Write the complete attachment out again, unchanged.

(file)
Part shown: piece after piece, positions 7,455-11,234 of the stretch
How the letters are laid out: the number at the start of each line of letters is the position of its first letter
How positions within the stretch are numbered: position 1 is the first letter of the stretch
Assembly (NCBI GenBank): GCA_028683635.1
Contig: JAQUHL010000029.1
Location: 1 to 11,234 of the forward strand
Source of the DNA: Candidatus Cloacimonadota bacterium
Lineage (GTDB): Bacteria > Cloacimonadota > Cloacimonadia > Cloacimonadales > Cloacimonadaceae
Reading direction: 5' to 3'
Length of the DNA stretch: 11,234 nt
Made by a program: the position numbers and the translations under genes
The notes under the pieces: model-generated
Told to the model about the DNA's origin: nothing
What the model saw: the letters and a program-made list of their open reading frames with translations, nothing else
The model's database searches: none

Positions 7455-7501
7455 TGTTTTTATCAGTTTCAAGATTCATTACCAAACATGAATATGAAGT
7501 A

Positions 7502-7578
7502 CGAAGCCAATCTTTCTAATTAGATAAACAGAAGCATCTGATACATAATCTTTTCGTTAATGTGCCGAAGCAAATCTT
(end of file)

Part shown: piece after piece, positions 7,455-11,234 of the stretch
How the letters are laid out: the number at the start of each line of letters is the position of its first letter
How positions within the stretch are numbered: position 1 is the first letter of the stretch
Assembly (NCBI GenBank): GCA_028683635.1
Contig: JAQUHL010000029.1
Location: 1 to 11,234 of the forward strand
Source of the DNA: Candidatus Cloacimonadota bacterium
Lineage (GTDB): Bacteria > Cloacimonadota > Cloacimonadia > Cloacimonadales > Cloacimonadaceae
Reading direction: 5' to 3'
Length of the DNA stretch: 11,234 nt
Made by a program: the position numbers and the translations under genes
The notes under the pieces: model-generated
Told to the model about the DNA's origin: nothing
What the model saw: the letters and a program-made list of their open reading frames with translations, nothing else
The model's database searches: none

Positions 7455-7501
7455 TGTTTTTATCAGTTTCAAGATTCATTACCAAACATGAATATGAAGT
7501 A

Positions 7502-7578
7502 CGAAGCCAATCTTTCTAATTAGATAAACAGAAGCATCTGATACATAATCTTTTCGTTAATGTGCCGAAGCAAATCTT